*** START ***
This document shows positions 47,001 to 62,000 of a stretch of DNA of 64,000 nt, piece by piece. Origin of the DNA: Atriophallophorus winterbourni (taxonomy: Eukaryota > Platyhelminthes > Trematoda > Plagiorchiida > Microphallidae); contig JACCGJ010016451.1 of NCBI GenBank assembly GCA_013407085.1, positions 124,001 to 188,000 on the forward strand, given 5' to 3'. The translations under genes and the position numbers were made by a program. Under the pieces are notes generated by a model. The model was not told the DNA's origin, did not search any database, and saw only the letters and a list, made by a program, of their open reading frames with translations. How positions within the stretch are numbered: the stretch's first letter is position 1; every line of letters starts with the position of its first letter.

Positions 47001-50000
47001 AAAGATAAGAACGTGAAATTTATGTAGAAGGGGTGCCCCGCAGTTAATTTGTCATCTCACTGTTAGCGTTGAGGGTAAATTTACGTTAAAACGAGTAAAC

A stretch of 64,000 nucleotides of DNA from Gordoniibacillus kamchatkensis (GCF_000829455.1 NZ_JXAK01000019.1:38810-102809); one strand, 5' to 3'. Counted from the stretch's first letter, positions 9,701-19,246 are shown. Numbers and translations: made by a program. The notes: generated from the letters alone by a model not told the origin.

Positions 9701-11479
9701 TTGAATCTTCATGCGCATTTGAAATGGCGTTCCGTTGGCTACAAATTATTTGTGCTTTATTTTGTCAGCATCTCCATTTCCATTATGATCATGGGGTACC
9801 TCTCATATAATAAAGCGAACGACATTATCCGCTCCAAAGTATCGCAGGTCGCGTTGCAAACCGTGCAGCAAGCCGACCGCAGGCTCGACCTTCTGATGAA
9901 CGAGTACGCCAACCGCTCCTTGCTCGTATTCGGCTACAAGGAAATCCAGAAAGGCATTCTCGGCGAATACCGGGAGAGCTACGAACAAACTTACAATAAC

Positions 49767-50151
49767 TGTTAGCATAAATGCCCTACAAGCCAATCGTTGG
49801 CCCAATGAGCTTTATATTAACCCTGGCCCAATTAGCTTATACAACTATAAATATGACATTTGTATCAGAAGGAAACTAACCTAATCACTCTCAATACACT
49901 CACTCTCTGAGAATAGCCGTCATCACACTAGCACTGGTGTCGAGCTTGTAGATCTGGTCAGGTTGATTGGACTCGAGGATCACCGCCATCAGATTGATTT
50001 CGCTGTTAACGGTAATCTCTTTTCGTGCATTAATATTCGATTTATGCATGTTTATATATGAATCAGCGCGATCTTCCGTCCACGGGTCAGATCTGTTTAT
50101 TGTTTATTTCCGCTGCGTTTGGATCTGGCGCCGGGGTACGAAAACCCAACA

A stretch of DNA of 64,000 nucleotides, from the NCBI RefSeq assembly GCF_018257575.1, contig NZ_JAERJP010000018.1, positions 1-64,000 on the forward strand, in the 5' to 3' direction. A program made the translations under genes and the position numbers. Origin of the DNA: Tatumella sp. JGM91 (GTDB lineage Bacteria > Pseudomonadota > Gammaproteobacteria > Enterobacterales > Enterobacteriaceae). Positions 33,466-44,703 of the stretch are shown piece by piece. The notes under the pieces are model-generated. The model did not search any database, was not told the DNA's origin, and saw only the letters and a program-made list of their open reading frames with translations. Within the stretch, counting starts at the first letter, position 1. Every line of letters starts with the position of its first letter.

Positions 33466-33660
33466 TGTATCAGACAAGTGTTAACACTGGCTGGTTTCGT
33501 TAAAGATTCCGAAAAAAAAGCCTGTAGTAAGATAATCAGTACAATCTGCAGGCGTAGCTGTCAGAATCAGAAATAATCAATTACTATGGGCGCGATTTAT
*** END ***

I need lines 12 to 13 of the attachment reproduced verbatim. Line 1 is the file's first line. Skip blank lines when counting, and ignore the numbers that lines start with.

49901 CACTCTCTGAGAATAGCCGTCATCACACTAGCACTGGTGTCGAGCTTGTAGATCTGGTCAGGTTGATTGGACTCGAGGATCACCGCCATCAGATTGATTT
50001 CGCTGTTAACGGTAATCTCTTTTCGTGCATTAATATTCGATTTATGCATGTTTATATATGAATCAGCGCGATCTTCCGTCCACGGGTCAGATCTGTTTAT